Snark Free Corner for 11/27

Welcome to the latest installment of your breath of snark free air!



Clearly, no two people lived identical childhoods.

People had very different experiences. Some people were popular, some were not. Some people had family problems, some did not.

With that said, I believe there are a certain amount of childhood events that, if not literally universal, are pretty darn close to it.

An embarrassing thing happening at school.

Your parents doing something embarrassing.

Your younger sibling being annoying.

Your older sibling thinking that you are annoying.

Basically all these events that, as a child, seem to be really big deals, and even when you look back at them today, you recall that same feeling of how important these events were.

Well, in Joshua Cotter's series from AdHouse, Skyscrapers of the Midwest, we see an assortment of stories that recall these childhood events.

And if thinking of these embarrassing moments in our past sometimes feels like a knife in our side, then what Cotter does in this series is twist that knife, and make the pain exquisitely felt.

The main stars of the story are two brothers in the early 80s in the Midwest. The conceit is that the brothers are drawn as anthropomorphic animals. Which is a conceit I have never really gotten behind. Even Spiegelman in Maus II sort of mocked the concept, as in Maus II it is clear that the animal faces are just masks for people, masks that Spiegelman thinks he is using because of a fear to get too close to the story.

I do not believe that is what Cotter is doing here, but still, it is a strange conceit. Heck, I do not even know what animal they are supposed to be. Anyone know for sure? Someone told me they are supposed to be cats, but they look more like dogs to me...but not totally.

In either event, whatever they are, Cotter draws them well. But as good as his art is (and it IS good), his strength is certainly his storytelling abilities.

From the fat kid who turns his playground embarrassment into an avenue for fun with his imagination (to typically disastrous results), to the abusive father, to the visit to Grandmothers, to the kid who has an embarrassing "accident" at camp, to the kid who does not want to go to Church, and finally, to the kid who has to tell his mother that the "cool" present she bought him will only get him mocked at school....Cotter doesn't just drag out and intensify the trauma of these situations, he manages to make them frighteningly realistic. He has the dialogue all down pat. He has the characterizations all down pat.

The series also contains occasional forays into different storytelling styles, like telling the story for awhile in the format of a school yearbook, or of the Sunday funnies. It's quite clever.

All in all, while Cotter almost always goes for the painful joke, he does so with a steady and almost surgeon-like quality, so the book reads very well.

It may not be a happy book, but it's certainly an accomplished one.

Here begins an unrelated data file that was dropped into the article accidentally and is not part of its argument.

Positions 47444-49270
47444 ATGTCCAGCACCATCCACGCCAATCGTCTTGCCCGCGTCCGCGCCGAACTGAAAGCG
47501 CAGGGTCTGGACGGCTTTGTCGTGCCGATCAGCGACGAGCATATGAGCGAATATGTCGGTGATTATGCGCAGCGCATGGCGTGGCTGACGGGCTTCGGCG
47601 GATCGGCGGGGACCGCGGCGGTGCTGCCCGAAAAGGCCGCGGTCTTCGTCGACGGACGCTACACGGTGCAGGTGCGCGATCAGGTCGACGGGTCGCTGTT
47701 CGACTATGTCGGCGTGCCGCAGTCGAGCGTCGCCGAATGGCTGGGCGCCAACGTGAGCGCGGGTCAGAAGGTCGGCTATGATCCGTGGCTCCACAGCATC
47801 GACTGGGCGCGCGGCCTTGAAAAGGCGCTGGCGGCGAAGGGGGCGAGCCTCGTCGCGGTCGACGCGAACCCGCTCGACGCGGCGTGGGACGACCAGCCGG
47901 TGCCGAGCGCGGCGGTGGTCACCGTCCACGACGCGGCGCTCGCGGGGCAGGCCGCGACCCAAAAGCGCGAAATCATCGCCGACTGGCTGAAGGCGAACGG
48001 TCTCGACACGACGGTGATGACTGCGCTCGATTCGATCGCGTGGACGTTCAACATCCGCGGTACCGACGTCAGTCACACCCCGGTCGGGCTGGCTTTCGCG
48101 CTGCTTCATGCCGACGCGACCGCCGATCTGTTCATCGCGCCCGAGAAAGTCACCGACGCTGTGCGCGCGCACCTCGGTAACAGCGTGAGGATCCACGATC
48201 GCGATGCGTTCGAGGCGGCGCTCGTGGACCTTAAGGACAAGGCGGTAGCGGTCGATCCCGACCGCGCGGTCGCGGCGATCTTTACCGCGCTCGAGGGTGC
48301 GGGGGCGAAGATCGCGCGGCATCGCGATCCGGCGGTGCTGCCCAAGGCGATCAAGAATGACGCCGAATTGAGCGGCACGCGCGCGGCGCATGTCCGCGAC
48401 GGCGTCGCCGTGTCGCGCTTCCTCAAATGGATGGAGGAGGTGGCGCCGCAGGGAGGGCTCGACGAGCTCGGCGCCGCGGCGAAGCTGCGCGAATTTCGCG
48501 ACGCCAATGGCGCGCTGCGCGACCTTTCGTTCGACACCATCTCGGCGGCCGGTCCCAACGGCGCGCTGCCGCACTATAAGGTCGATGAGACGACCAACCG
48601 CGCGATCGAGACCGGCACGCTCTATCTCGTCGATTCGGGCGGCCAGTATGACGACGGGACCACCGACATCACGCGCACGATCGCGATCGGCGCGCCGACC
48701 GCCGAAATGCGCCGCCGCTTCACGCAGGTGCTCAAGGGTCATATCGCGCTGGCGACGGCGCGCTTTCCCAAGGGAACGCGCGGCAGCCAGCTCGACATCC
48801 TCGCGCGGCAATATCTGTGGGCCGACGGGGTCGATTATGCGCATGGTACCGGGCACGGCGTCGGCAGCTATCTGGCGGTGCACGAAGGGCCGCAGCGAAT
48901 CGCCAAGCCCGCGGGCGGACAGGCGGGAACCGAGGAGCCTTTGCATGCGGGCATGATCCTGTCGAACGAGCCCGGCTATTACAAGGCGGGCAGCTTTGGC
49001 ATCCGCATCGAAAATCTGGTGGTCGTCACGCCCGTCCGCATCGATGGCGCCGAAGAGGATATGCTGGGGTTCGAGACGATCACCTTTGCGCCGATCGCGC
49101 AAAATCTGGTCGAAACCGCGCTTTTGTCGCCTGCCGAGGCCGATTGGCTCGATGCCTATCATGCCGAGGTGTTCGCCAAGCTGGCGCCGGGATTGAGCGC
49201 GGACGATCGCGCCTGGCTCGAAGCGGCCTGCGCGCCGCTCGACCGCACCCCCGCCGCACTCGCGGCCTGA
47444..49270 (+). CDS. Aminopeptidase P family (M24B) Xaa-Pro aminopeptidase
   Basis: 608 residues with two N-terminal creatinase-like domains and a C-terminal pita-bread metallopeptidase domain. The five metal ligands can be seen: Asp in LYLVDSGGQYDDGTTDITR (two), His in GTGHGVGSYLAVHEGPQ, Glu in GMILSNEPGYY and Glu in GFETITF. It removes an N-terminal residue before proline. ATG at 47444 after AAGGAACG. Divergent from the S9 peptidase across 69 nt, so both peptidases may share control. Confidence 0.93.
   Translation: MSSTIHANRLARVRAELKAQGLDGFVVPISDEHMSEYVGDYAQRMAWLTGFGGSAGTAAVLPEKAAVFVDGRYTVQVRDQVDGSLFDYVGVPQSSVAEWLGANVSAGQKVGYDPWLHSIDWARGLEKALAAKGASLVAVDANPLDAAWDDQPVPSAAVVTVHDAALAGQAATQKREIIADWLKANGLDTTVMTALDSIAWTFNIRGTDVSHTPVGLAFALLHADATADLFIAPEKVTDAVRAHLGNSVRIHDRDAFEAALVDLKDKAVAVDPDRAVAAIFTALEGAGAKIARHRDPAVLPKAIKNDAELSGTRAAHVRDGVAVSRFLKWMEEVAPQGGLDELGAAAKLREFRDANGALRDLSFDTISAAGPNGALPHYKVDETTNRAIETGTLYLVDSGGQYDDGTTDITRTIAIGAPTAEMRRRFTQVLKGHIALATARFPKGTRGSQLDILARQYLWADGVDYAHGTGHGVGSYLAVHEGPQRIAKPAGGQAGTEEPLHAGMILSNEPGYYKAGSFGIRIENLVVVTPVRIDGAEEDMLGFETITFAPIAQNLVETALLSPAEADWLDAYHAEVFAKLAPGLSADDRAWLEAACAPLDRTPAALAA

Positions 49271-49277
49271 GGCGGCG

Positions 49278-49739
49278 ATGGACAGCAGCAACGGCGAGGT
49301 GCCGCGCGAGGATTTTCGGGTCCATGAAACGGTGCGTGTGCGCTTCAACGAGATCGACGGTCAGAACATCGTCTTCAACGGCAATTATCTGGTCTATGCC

One cool point to the first person who can tell me which cover this Challengers of the Unknown cover is homaging!


This week's theme is "A Hero Marks a Momentous Change In His/Her Life With a Costume Change"!!

1. To signify his coming to terms with his new-found understanding of how his ionic powers work, Simon Williams adopted a brand new costume in Wonder Man #25.

2. To signify his coming to terms with his place in the grand scheme of things, Kyle Rayner adopted a brand new costume in Green Lantern #150.

3. To signify his coming to terms with his status as THE Flash, Wally West adopted a brand new costume (think the original costume only shinier, with his eyes covered) in Flash #50.

4. To signify his long-awaited debut as Batman's partner, and to show that he was a different person all together from his predecessors, Tim Drake debuted a new Robin costume in Batman #457.

5. To signify his coming to terms with his place in the DC hero world, out of the shadows of Batman, Dick Grayson debuted, in Tales of the New Titans #44, his new costume (and identity) as Nightwing.

6. To signify Thursday, Wasp debuted a brand new costume in Avengers #...too many to mention.

Let's hear some more!


Who would you trust with a secret more - Doctor Strange or Wonder Woman?


One of the coolest things about Ben Urich, in my opinion, is that he existed for five issues before Frank Miller became the artist on Daredevil, and fifteen before Miller became the writer on the title.

So to see Miller basically treat Urich as a pet character is nice to see, as it is always nice to see writers look affectionately upon supporting characters of previous writers.

Miller handled him in such a manner that is quite commonplace nowadays (letting the supporting character narrate the story), but at the time, it was quite innovative for a comic book, and Miller gave Urich such depth that it was COOL to follow the comic from his perspective.

In addition, Urich was SMART - he figured out Matt Murdock's secret identity using just know-how!

But he was honorable enough not to use that info, and he was also honorable enough to stick up against the Kingpin, even though he was basically a gnat to the power of Kingpin.

Recently, Paul Jenkins has been using Ben Urich as one-half of the reporters followed around in Civil War: Front Line

Well, that's it for this installment of Snark Free Corner.

Hope you had fun!

EXCLUSIVE: Hit-Girl Heads to Mumbai Thanks To Milligan & Sampson

More in Comics